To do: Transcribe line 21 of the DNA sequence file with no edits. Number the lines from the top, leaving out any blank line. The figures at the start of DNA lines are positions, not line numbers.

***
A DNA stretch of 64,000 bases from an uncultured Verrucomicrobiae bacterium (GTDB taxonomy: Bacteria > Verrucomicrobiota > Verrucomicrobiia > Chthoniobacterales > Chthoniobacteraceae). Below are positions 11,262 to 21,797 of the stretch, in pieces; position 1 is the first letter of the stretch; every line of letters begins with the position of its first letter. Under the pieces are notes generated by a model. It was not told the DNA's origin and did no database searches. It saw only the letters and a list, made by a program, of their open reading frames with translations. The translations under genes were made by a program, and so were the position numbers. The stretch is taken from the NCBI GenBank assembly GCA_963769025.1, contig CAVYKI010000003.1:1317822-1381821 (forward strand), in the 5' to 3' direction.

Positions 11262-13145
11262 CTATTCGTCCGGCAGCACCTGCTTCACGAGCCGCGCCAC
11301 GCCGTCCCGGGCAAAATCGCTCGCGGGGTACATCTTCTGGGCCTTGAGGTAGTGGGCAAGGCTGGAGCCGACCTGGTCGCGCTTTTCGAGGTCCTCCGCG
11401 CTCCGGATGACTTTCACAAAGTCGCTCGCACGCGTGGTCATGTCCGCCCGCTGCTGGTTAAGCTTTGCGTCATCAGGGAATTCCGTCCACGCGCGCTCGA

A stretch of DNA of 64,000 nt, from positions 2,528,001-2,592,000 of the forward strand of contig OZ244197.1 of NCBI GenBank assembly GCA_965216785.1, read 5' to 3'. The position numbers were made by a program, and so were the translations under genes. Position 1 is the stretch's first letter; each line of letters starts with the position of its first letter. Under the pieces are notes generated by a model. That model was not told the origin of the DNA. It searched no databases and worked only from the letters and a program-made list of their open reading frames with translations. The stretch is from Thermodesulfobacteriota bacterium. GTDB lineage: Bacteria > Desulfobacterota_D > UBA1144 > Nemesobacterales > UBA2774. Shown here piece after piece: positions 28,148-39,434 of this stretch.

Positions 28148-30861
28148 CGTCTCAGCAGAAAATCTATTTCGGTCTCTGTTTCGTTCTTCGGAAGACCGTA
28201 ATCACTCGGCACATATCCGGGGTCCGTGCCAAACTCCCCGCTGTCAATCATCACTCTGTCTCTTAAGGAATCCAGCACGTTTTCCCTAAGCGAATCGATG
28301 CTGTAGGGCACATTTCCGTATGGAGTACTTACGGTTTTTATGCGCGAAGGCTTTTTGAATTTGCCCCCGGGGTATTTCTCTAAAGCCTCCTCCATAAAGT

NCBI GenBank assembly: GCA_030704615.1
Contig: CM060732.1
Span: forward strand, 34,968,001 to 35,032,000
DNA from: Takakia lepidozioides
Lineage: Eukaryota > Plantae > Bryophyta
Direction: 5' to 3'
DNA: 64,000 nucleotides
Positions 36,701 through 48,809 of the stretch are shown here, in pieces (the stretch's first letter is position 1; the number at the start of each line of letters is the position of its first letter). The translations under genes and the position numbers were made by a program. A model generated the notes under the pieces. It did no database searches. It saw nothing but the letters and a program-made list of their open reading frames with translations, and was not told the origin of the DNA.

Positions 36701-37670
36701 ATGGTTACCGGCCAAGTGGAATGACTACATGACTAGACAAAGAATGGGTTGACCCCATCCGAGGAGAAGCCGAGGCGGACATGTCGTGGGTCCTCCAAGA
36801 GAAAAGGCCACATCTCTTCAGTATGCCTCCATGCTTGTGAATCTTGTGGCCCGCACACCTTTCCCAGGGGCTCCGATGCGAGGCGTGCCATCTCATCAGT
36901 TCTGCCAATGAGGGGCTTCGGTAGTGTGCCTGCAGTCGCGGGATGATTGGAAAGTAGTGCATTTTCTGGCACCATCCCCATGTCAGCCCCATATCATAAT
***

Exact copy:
36801 GAAAAGGCCACATCTCTTCAGTATGCCTCCATGCTTGTGAATCTTGTGGCCCGCACACCTTTCCCAGGGGCTCCGATGCGAGGCGTGCCATCTCATCAGT